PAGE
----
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On Friday, President Joe Biden reinstated protections for three national monuments, including a marine monument off the coast of New England.
The move is a reversal of policy from the Trump administration, which reviewed more than two dozen monument designations and weakened protections and shrank several of them to allow more oil and gas extraction, mining and grazing. Under former President Donald Trump, the Department of the Interior shrank two national monuments in Utah; Bears Ears and Grand Staircase Escalante. Both monuments contained sites that are significant to the region’s indigenous people.
In addition, as a result of the Trump-era review, commercial fishing was resumed in the Northeast Canyons and Seamounts National Monument, a 5,000 square mile marine preserve — the first in the Atlantic Ocean. Former President Trump signed a proclamation opening the marine monument to commercial fishing during a July 2020 visit to Bangor, during his campaign to seek re-election.
A Trump-era review of the Katahdin Woods and Waters National Monument, which was created by then-President Barack Obama in August of 2016, left the monument near Patten intact.
With Friday’s announcement, the Biden administration restored the size and protections of the two Utah monuments. It also resumed a prohibition of most commercial fishing in the New England marine monument, although lobster and crab harvesting will be allowed there until Sept. 15, 2023.
While monuments and national parks on land are mostly about preserving important landscapes that people will visit, marine monuments are about preservation and scientific research. With many fish stocks at low numbers, despite increasing fishing restrictions, and oceans rapidly warming, understanding what is happening underwater is more important than ever.
The Northeast Canyons and Seamounts monument contains three underwater canyons, one of them deeper than the Grand Canyon, and four underwater mountains that were volcanoes. It is home to diverse wildlife, including corals not found anywhere else. Scientists recently discovered that Atlantic puffins use it as a wintering area.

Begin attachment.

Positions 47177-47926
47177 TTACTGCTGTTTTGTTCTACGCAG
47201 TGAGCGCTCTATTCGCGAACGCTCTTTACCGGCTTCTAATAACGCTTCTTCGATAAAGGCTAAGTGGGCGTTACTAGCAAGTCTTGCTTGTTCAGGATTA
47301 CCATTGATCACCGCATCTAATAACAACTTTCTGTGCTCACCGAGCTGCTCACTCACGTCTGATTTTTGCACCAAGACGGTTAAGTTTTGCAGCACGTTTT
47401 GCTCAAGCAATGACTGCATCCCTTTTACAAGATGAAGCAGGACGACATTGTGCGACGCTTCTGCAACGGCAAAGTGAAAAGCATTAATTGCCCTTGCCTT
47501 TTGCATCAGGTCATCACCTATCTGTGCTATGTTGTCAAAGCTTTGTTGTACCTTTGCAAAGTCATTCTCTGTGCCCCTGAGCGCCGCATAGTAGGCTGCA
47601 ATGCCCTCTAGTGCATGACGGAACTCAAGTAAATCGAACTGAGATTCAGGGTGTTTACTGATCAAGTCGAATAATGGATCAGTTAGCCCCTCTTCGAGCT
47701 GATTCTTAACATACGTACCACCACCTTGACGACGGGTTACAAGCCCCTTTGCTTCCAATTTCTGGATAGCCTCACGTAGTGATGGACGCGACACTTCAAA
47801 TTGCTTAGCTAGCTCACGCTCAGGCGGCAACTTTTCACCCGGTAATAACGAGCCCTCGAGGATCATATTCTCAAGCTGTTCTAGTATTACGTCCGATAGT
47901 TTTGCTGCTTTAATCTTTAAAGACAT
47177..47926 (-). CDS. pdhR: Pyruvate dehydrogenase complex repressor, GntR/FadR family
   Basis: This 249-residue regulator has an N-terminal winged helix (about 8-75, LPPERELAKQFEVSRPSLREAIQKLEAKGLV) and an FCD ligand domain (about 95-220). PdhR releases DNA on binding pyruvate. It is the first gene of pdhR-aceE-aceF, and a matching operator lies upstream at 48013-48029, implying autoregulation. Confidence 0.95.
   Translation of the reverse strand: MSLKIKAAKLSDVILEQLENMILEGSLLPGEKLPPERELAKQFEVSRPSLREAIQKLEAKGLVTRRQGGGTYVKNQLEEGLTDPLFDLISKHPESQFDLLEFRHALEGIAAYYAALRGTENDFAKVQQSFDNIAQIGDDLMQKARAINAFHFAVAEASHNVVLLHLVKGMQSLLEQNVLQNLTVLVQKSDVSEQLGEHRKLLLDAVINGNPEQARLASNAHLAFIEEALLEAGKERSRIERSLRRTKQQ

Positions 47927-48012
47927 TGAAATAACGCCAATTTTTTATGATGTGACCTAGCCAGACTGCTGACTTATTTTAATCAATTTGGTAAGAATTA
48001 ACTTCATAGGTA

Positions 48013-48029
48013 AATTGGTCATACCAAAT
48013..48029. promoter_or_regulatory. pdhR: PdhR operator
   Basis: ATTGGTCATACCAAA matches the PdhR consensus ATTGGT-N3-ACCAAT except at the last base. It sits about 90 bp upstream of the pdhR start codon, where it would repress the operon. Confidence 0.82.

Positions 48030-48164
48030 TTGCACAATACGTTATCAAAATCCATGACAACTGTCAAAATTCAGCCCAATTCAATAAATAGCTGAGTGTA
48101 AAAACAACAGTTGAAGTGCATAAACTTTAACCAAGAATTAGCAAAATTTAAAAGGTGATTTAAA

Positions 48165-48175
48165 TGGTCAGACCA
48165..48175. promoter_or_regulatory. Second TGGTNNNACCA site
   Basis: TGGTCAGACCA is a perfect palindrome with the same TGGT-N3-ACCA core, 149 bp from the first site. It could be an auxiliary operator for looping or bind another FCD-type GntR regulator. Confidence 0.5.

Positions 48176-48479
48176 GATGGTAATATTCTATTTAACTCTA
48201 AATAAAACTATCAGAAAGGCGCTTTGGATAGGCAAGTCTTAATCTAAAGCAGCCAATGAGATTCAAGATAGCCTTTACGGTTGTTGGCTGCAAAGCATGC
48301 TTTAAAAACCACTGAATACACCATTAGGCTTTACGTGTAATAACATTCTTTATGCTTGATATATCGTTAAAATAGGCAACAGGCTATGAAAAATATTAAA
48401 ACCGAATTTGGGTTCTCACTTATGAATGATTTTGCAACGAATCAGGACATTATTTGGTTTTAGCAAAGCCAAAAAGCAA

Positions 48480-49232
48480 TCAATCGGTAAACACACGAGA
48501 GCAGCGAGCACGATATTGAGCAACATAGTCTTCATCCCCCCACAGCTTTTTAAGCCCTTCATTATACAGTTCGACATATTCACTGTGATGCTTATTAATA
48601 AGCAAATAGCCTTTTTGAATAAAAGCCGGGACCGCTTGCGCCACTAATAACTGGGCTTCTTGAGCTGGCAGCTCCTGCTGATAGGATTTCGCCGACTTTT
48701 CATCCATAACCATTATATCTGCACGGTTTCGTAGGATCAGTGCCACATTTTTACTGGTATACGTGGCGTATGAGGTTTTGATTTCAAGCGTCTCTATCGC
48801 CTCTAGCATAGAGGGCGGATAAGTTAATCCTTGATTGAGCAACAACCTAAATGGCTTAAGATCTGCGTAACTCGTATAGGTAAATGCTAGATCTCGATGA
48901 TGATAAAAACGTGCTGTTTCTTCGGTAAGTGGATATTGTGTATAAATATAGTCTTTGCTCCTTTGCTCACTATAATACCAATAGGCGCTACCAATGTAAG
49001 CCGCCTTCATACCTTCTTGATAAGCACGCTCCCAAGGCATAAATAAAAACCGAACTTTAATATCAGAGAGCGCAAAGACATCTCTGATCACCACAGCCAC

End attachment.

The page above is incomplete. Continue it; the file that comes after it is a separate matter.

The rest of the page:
The combination of deep sea and tall mountains provides a breeding and nursing ground for an array of sea life, including lobsters. As the oceans warm — the nearby Gulf of Maine is warming faster than 99 percent of the world’s oceans — research in the monument area can play an important role in crafting policies to address climate change and overfishing.
The marine monument was created by executive order in 2016 by then-President Obama. It’s creation was opposed by commercial fishing interests, even though commercial fishing vessels caught less than 5 percent of their landings from areas within the monument.
A member of the Trump administration monument review team suggested removing this information from its assessment because it “undercut the case for the commercial fishing closure being harmful.” This is one instance of many chronicled by the Washington Post in which the administration downplayed the value of monument protections while emphasizing the value of trees, oil, gas, minerals, fish and other resources that could be extracted from them.
The canyons and seamounts and two Utah historical and geographic landscapes were worthy of protection when former presidents designated them as national monuments and they remain so today.